There is a thread of personal failure that makes its way through the character arc of the Priests journey. He fails himslef, his marriage, his mistress, his parishioners, his church, and ultimately God. There is a sense in which this becomes a necessary beginning point for contemplating the nature of God, beckoning us towards an acknowleegment that we are not in control and that we desperately long for something to make sense of our uncertainty. In the above prayer this doesn’t come through certain answers but rather a posture of humility and acknowledgment of both our fears and our longings. As we see this transforming the way we see one another, we can see it transforming the way we see God, with love being the truth that once again makes itself known.

The Face of Another (Directed By Hiroshi Teshigahara)

“Looks like you’re getting used to the mask. Or is the mask getting used to you?”

The story follows two essential characters- a man with a facial disfigurement who gets a mask which he wears to cover up his blemishes, and a young woman with a scar that holds in its presence the larger story of war, post war reality, and socio-political headship. Here the intimacy of the indivual story is seen through the larger context of the world that forms it.

This comes alive through the Directors attention to detail, with each frame and each sequence calling us deeper into the the film’s questions. In many ways these questions revolve around identity and identity crisis, wondering about how it is that we make sense of who we are where we are in a given moment and a given context. Whats powerful about this is the way the camera awakens us to matters of perspective, the one that we perceive looking in on us and making judgments of us and the one we perceive and judge looking outwards. These perspectives are shaped togther informing one another as we attempt to move out into the world and participate as we are, or as the mask suggests, as we wish to be seen.

The uncertainty that comes with the fear of being recognized for who we are lingers in the forgotten spaces of the details, which makes so much of this film an exercise in memory. Memories of the forgotten past set in tension with the unseen future, an idea that this young woman with a scarred face projects on to the larger socio-political reality. This is, in its way, what pushes us in our insecurities to engage in a constant process of juggling several masks at the same time, with the question of how we begin to unconsciously conform to these identities being a crucial one. It’s relationship to the larger culture in terms of that inevitable tension between the ways we are formed by it and the ways we inform it is where we uncover the layers, ultimately allowing us to reapply this to the notion of the indivual in helpful ways.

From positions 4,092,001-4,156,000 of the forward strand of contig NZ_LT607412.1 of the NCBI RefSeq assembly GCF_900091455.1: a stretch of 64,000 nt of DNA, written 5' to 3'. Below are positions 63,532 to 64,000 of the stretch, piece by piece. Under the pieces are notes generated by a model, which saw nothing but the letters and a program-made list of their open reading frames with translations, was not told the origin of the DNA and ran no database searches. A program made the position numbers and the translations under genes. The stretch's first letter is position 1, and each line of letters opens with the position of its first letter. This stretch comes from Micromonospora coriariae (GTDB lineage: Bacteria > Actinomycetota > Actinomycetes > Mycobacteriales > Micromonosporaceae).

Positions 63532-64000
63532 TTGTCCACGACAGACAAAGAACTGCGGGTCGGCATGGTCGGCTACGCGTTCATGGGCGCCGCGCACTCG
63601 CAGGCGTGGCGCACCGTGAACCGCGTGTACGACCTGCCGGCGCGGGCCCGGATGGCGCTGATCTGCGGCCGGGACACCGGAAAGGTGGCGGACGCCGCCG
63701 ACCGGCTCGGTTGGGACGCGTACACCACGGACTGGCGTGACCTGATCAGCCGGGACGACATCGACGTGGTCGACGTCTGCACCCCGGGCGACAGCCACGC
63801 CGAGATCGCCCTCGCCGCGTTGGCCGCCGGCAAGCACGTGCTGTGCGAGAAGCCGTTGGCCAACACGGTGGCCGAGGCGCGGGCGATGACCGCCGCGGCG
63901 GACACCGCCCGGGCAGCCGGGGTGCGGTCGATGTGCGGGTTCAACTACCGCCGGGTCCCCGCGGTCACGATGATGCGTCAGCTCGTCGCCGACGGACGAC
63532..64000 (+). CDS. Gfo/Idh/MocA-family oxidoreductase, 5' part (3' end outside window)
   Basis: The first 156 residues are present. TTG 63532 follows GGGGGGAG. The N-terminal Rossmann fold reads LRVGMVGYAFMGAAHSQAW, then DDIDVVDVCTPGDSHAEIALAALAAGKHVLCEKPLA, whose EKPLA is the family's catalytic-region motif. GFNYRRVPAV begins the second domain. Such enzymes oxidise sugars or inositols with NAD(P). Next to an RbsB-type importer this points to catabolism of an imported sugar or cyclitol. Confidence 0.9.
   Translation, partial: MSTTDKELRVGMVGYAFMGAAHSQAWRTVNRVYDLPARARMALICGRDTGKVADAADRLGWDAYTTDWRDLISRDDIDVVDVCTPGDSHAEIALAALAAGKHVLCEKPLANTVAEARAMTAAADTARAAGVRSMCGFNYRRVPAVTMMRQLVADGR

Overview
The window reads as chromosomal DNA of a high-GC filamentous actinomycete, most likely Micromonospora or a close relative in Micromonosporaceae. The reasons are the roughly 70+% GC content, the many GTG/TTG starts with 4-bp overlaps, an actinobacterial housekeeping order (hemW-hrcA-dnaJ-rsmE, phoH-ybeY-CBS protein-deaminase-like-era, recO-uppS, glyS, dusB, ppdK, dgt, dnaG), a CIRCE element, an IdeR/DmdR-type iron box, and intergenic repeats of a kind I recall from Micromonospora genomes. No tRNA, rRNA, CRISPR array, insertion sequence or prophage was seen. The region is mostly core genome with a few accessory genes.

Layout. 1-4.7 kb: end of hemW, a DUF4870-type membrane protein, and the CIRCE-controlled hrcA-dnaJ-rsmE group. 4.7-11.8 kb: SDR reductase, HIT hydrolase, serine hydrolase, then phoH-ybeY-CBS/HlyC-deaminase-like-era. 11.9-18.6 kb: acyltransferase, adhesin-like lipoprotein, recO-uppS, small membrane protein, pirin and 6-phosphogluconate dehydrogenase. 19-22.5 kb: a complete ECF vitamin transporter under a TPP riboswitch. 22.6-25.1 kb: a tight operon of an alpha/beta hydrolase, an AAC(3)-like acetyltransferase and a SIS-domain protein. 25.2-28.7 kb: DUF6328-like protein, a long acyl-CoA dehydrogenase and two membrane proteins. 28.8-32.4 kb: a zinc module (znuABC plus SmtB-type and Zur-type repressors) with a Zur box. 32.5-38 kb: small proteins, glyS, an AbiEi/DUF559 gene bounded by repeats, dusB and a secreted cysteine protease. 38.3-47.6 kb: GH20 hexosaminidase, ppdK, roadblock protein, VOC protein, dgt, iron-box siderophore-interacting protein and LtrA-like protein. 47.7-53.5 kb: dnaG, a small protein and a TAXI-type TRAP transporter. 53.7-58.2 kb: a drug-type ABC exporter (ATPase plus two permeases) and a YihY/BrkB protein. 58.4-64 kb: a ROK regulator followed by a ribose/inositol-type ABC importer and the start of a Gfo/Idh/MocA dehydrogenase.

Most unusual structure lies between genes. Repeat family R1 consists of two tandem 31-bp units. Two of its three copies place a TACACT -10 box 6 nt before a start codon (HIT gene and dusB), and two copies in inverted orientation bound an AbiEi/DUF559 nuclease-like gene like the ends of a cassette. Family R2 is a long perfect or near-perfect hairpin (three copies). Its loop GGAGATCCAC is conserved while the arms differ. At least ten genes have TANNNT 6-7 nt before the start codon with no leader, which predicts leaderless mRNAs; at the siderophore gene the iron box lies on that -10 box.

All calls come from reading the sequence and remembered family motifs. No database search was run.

A powerful film that will require mulitple watches to uncover the richness of its detail and it’s substance.

Cries and Whispers (Directed By Ingmar Bergman)

The cries and whispers of the inward soul spill out into the seemingly endless void of an ambivalent, uncaring universe. We do not matter because we do not matter to oursleves.

And yet, the mystery begins to speak quietly from void in ways unexpected- by way of someone who hears. Someone who picks up these cries and whispers and formulates it into a conversation. We matter, it turns out, because we matter to an other, and this frees us to matter to ourselves.

This is how the mystery makes itself known. Where God has heard the cries and the whispers he is given it to us to stand in the void as the hands and feet of the one who hears, the one who loves, the one who, in its most basic expression, is present. Simply togther.

The Death of Mr. Lazorescu (Directed By Cristi Puiu)